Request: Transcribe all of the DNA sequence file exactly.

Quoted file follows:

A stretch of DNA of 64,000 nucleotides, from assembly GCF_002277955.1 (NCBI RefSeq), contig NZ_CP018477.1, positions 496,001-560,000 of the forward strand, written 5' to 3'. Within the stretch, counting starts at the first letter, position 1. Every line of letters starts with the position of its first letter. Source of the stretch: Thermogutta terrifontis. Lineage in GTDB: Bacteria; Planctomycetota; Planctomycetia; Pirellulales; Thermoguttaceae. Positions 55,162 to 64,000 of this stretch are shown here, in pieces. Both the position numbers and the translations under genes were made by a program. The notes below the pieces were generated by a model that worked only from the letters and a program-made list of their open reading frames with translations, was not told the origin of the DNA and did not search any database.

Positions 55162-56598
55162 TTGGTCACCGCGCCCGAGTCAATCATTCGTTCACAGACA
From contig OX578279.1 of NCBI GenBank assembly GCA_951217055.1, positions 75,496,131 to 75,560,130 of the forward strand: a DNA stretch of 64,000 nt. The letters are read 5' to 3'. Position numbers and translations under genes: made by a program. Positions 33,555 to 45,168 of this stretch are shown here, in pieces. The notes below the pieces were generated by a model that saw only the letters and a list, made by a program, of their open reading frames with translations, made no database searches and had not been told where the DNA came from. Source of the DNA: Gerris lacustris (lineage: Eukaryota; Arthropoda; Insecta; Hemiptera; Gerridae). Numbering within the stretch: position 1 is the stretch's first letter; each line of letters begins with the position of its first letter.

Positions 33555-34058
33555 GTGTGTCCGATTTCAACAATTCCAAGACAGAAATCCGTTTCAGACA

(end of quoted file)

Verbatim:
A stretch of DNA of 64,000 nucleotides, from assembly GCF_002277955.1 (NCBI RefSeq), contig NZ_CP018477.1, positions 496,001-560,000 of the forward strand, written 5' to 3'. Within the stretch, counting starts at the first letter, position 1. Every line of letters starts with the position of its first letter. Source of the stretch: Thermogutta terrifontis. Lineage in GTDB: Bacteria; Planctomycetota; Planctomycetia; Pirellulales; Thermoguttaceae. Positions 55,162 to 64,000 of this stretch are shown here, in pieces. Both the position numbers and the translations under genes were made by a program. The notes below the pieces were generated by a model that worked only from the letters and a program-made list of their open reading frames with translations, was not told the origin of the DNA and did not search any database.

Positions 55162-56598
55162 TTGGTCACCGCGCCCGAGTCAATCATTCGTTCACAGACA
From contig OX578279.1 of NCBI GenBank assembly GCA_951217055.1, positions 75,496,131 to 75,560,130 of the forward strand: a DNA stretch of 64,000 nt. The letters are read 5' to 3'. Position numbers and translations under genes: made by a program. Positions 33,555 to 45,168 of this stretch are shown here, in pieces. The notes below the pieces were generated by a model that saw only the letters and a list, made by a program, of their open reading frames with translations, made no database searches and had not been told where the DNA came from. Source of the DNA: Gerris lacustris (lineage: Eukaryota; Arthropoda; Insecta; Hemiptera; Gerridae). Numbering within the stretch: position 1 is the stretch's first letter; each line of letters begins with the position of its first letter.

Positions 33555-34058
33555 GTGTGTCCGATTTCAACAATTCCAAGACAGAAATCCGTTTCAGACA